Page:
Therefore, small seemingly insignificant crimes and annoyances should not be ignored as a result of more pressing, larger crimes because they may very well be related. So the next time you scrunch up a piece of paper, plastic, or cellophane, think about the state of disrepair in our country and ask yourself how you can contribute to making it a more liveable place by throwing your trash in a bin. Better yet, throw it in the correct coloured bin and recycle because every small deed may have big implications!

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  • Of black people, empty bottles and a body on the beach
    • Mina

      I grew up in a time when we were taught about littering, so I’ve always been very careful to not litter. I am a smoker, and have always thought that killing a cigarette in the sand, and burying it is okay, because it will disintegrate quickly. Big was my shock when I watched a programme of that couple walking the coastline, and learning that cigarette buts are the single most highest contributer to poluting our coastline and our waters. I learnt that it takes roughly 200 yrs for one cigarette but to disintegrate, and how it poisons our marine life. I am now almost compulsive at picking up stompies wherever I see one, coastline or not. Awareness campaigns do make a difference.

    • The Creator

      There’s a message in our pervasive littering, and it isn’t that people are ignorant about how unpleasant litter is. The message is that people are unwilling to make the slightest effort to solve a problem which will affect someone else and that someone else will have to clean up (if at all). It’s a lack of community respect and of collective concern, the kind of thing which the ANC supposedly wished to promote but somehow never has.

      How can we do something about this? It isn’t just trash on the ground, almost all the other ills affecting our society can be tracked back to a selfish lack of concern for the rights and interests of others — regardless of the obvious fact that any individual will be affected by the selfish lack of concern of others, too. Can we reconstruct a society around a common goal, sharing values of mutual respect, instead of just paying fraudsters and blowhards to attend conferences talking trash about this subject?

    • Baz

      Educate children from a early age not to litter, so they can be responsible adults later in life. It should from preschool years.

    • http://n/a heather gee

      I’ve been living in Canada for 18 years now and still mention the pride I experienced after a few Kirstenbosch classical Concerts – looking around and noticing that not one person had left their rubbish behind. Table Mountain trails were also always left clean. That was the position in Cape Town 18 years ago….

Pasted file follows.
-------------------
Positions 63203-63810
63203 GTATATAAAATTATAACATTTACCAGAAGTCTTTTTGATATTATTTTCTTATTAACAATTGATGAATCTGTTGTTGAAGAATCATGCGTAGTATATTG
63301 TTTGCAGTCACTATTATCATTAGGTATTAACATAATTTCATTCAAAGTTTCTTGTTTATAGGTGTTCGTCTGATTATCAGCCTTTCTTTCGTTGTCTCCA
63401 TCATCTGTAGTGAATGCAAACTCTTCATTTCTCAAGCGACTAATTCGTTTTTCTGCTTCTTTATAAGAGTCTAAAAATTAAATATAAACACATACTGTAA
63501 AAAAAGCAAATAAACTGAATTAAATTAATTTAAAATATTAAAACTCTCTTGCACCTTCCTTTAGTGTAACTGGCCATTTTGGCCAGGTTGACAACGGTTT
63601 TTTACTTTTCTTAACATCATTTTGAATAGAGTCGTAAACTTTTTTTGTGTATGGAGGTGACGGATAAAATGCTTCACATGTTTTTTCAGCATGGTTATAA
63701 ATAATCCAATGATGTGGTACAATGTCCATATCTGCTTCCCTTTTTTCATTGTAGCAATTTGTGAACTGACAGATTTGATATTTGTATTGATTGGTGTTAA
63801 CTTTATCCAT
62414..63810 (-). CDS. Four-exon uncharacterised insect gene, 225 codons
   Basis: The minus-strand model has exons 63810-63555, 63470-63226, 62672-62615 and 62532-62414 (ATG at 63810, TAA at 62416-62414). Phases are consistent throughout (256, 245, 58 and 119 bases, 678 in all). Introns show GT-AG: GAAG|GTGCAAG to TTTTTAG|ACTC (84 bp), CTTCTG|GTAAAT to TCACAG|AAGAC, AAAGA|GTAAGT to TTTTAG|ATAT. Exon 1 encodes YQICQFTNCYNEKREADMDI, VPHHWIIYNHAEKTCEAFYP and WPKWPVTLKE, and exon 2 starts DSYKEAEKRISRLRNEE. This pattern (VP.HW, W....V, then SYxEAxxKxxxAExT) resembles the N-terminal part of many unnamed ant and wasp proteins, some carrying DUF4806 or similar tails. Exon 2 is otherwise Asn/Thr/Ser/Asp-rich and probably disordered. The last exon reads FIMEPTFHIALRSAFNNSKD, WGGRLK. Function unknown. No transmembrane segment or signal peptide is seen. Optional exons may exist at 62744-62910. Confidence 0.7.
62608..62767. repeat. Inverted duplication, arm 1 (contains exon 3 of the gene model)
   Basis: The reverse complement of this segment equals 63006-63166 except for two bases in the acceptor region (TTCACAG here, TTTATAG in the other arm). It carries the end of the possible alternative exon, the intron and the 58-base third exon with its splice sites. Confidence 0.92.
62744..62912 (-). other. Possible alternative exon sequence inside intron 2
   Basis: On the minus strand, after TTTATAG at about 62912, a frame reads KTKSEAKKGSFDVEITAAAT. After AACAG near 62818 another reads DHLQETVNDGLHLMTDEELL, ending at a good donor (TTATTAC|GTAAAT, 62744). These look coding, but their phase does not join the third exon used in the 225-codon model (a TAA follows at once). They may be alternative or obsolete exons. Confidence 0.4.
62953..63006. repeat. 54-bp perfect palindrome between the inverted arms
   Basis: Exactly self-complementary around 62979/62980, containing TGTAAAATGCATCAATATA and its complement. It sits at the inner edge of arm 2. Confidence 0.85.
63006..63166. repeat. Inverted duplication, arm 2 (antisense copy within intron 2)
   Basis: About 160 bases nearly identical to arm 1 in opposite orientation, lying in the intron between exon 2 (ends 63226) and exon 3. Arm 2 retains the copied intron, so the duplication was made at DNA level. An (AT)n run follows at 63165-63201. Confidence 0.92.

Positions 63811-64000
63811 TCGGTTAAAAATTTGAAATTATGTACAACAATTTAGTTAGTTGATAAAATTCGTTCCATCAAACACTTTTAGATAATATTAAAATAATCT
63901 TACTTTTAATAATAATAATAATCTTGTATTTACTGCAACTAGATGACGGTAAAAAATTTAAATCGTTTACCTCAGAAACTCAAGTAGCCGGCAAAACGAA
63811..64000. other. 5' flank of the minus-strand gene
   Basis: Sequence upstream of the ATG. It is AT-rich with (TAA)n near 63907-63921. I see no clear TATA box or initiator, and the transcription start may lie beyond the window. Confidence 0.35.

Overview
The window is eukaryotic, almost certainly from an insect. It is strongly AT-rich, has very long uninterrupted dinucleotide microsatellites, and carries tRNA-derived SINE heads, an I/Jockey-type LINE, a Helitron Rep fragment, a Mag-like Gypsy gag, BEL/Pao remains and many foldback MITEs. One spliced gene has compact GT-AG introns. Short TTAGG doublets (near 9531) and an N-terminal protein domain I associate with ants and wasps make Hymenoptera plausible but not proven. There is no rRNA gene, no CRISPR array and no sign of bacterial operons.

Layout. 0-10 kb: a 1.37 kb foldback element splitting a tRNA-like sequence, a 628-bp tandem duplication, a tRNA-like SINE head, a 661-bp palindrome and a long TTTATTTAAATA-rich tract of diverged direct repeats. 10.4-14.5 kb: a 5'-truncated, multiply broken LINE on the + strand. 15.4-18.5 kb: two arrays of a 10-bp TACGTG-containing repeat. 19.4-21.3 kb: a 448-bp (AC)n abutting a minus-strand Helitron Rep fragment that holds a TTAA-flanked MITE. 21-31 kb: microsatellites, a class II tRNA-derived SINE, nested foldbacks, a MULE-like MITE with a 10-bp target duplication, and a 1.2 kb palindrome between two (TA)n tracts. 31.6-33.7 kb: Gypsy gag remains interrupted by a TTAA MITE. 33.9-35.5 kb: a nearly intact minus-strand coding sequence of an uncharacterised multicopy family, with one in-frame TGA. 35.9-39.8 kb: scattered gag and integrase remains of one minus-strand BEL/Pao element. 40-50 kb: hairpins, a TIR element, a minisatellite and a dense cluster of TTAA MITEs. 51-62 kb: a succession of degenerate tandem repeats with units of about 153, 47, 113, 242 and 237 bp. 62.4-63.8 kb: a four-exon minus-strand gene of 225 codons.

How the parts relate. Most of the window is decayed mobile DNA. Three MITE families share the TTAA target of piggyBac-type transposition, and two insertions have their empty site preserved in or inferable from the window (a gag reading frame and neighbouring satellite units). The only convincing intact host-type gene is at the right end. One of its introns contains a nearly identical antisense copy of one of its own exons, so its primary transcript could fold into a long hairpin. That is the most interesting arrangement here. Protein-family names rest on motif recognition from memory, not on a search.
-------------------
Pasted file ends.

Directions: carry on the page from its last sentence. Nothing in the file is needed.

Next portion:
Obviously, there has been a big negative change in peoples’ behaviour. I agree with the writer’s resolution about clamping down on all small infractions. and the positive change that brings about. New York is always quoted in this respect, where this exercise worked so well that the overall crime rate went down dramatically. It’s a matter of taking action when educating !

    • Tracy

      Good article Claudia. Yes, I absolutely agree. I’m a walker and on a Saturday afternoon I take a black bag and collect all the recyclable material as I walk. A 5 km route around Linksfield, Orange Grove and Sydenham will regularly yield 50 – 100 cans, glass bottles and plastic bottles. Snacks – drinks and chip packets – are the chief pollutants although the seedier the area the more brazen the litter. Closer to Louis Botha avenue people are not ashamed to leave mattresses outside their homes! There is room to make soft drink companies more accountable for where their products end up – extended producer liability is entrenched in the Waste Act. What is sad is how litter is especially concentrated around schools – Summerwood School in Sydenham and Athlone Girls High in Observatory come to mind in particular. I once picked up 23 plastic bottles outside Summerwood school alone! There needs to be some motivational speaking and leadership in these schools to shape the minds of the next generation.

    • Mariana De Leuca

      Last night Japanese fans were seen cleaning their part of the stands after match in Brazil World Cup:

      Class Act.

    • Nicole

      I share your frustration at seeing litter being carelessly tossed on the ground. There’s just something deeply insulting about the act. I don’t quite understand my reaction, but it feels like me, everyone else and the environment are being shown the proverbial finger.

      Blood boils.

      Weird reaction, I know.

    • Charl Coe

      Littering also indicates an attitude of insolence.